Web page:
Back Alley Echo
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Back Alley Echo

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"The ladies love air guitar."

Cheyenne Saloon Battle of the Bands Finals:

Genocide Architect, Subtsance, Itcy Choad, O Empire, Back Alley Echo, Children of Hat Tilton, Altarevere

Jan. 23, 7p. $5. Cheyenne Saloon
- Las Vegas City Life


"THE ALLEY: A place to rock out"


[image]
T.J. Hoops, guitarist for Back Alley Echo, shows off some tricks on his guitar at a concert held on Jan. 24 at the Alley Theater, located in Discovery Church at 4310 Losee Road.Special to View


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By AMANDA LLEWELLYN
VIEW STAFF WRITER



Special to ViewAlley Theater owner Anthony M. Valentino watches teens as they listen to the sounds of bands at a concert held on Jan. 24 at the all-ages venue at 4310 Losee Road.



In its more than two years of transient existence, the Alley Theater has been shut down, put out of business and thought to have gone the way of so many all-age Las Vegas music venues that came before it. But after reopening inside of a North Las Vegas church late last year, owner Anthony M. Valentino believes the venue may have finally found a permanent home.

The theater, which serves as one of the valley's few remaining young adult concert venues, is located inside of Discovery Church at 4310 Losee Road.

Valentino, 25, is a self-proclaimed go-getter who said he doesn't know how to take no for an answer, which is why the venue can't fail.

While he moonlights as the lead singer of local rock band A Penny for Jane, Valentino also holds down two full-time jobs and is the father of three young girls.

"I'm not killing myself for nothing," he said. "This is a worthwhile effort. Like with anything that I do, I'm throwing myself into it."

The theater was housed in the back of Family Music Center at Unity Church of Las Vegas, 8125 W. Sahara Ave. in Summerlin, for almost a year, where teacher Dan Maltzman attempted to gather the correct licensing documents and open on three separate occasions.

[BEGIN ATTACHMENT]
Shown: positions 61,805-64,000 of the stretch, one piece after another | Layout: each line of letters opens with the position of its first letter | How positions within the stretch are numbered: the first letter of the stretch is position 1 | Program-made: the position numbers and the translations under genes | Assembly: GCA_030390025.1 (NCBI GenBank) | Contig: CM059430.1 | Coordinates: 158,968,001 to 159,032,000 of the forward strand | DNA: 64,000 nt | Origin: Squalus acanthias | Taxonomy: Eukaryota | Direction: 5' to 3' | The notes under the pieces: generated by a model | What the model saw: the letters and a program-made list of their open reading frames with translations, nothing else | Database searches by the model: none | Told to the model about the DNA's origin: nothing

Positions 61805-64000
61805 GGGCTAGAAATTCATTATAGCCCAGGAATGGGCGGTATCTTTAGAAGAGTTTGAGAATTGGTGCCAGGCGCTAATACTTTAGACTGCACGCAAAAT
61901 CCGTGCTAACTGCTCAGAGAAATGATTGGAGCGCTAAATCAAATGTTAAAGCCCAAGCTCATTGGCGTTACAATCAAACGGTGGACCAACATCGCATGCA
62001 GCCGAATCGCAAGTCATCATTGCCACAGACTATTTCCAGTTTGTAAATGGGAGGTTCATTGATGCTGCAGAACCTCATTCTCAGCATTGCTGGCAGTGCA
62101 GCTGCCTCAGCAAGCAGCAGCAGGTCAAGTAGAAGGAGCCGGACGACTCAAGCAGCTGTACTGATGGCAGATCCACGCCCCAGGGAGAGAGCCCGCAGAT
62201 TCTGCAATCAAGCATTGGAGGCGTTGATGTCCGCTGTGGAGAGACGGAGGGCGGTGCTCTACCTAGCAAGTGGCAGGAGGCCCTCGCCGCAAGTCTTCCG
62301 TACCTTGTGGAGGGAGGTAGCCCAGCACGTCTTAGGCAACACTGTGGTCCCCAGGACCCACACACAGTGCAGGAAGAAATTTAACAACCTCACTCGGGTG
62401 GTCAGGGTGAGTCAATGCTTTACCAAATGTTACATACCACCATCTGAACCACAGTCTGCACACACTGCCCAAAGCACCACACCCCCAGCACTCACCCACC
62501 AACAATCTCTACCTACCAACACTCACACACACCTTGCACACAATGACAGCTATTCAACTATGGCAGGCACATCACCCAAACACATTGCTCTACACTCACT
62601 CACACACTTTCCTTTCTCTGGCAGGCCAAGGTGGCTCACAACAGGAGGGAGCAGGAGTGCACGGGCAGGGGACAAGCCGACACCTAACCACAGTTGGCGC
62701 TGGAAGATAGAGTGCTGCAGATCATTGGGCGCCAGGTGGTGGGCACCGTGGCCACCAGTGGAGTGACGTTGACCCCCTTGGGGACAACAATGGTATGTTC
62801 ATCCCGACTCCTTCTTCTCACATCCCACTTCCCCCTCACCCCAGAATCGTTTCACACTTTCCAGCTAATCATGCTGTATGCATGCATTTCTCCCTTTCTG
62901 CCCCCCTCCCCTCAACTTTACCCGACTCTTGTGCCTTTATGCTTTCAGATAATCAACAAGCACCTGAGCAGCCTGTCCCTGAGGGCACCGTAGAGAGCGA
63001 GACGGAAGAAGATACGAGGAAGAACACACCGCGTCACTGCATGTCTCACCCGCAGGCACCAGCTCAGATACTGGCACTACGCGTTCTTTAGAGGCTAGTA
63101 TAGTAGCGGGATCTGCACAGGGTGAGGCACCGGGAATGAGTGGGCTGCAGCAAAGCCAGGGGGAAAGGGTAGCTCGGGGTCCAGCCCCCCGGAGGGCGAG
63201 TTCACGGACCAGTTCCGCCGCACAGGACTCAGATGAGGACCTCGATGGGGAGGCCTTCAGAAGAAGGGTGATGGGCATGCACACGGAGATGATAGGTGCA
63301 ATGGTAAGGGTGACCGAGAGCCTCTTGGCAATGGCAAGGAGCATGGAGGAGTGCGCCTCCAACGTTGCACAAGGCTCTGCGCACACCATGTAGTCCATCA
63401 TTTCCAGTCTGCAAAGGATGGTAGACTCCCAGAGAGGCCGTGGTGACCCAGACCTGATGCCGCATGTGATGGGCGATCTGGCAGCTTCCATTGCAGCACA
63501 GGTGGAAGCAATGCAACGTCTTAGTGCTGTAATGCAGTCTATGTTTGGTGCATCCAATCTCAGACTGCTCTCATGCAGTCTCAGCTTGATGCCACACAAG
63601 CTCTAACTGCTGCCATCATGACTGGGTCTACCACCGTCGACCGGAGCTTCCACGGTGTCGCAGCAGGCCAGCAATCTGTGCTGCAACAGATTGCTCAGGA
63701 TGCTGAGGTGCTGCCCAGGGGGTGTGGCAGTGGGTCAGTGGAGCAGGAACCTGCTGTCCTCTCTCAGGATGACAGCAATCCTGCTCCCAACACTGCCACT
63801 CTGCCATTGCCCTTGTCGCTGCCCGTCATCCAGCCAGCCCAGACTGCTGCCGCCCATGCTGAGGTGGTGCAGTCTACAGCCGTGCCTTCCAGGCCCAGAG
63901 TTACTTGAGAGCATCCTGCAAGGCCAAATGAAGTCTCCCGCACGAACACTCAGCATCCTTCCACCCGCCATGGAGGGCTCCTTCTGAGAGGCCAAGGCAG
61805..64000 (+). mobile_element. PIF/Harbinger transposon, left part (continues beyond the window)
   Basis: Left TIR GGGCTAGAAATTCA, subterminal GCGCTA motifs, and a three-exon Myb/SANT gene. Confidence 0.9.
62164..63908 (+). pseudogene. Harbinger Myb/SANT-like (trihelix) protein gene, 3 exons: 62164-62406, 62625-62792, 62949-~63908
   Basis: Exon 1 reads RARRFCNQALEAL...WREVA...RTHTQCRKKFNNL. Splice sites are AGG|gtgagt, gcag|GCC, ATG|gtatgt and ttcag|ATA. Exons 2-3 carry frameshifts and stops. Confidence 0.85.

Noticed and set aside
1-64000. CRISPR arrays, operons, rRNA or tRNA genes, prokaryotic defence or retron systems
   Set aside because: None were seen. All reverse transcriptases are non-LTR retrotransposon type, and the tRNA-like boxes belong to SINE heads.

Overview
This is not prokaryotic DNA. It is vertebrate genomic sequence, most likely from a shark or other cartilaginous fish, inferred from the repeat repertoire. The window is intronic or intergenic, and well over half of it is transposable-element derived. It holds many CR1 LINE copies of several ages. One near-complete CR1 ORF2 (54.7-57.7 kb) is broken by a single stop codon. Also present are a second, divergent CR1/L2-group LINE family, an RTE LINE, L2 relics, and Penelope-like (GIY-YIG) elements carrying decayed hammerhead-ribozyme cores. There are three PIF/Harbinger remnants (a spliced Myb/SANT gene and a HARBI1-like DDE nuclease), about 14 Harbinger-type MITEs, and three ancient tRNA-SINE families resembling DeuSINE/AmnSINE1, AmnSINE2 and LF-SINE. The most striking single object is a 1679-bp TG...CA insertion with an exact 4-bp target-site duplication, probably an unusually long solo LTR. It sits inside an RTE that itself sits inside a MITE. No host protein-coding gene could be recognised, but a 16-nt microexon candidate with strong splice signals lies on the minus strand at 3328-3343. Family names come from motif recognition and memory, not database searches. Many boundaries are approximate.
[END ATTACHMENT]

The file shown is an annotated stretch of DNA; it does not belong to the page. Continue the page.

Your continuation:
County officials shut the establishment down for not having specific documents, including a teen dance hall license.

Maltzman was never told he needed one, according to Valentino.

Valentino said that the county's code stipulates no teen dance hall can operate within 1,500 feet of where any alcoholic beverage is served.

"That's from where the crows fly," he said. "That can mean a 7-Eleven or a Cheng's Chinese food. It doesn't have to be a bar."

Living in Las Vegas, opening an establishment with that type of stipulation is impossible, according to Valentino.

"The last time was the final straw for him," he said. "He had given up."

That was early 2007. Then, Valentino came into the picture and somehow revitalized Maltzman's dream.

"I told him that we couldn't give up," he said. "Whatever it takes. Where there's a will, there's a way."

Valentino said North Las Vegas doesn't regulate church youth concerts. Valentino said that after doing a lot of research, he discovered the loophole and called city officials to get their perspectives on opening the venue.

"They were all for it," he said. "There's a separation of church and state. We didn't have to get permits or anything. Besides, this is a positive, no violence activity for young people. The city was completely on board."

The venue, which is set up in the rectory's main hall, holds approximately 390 people.

Since the opening almost two months ago, Valentino said that the number of kids attending the concerts has stayed around 220.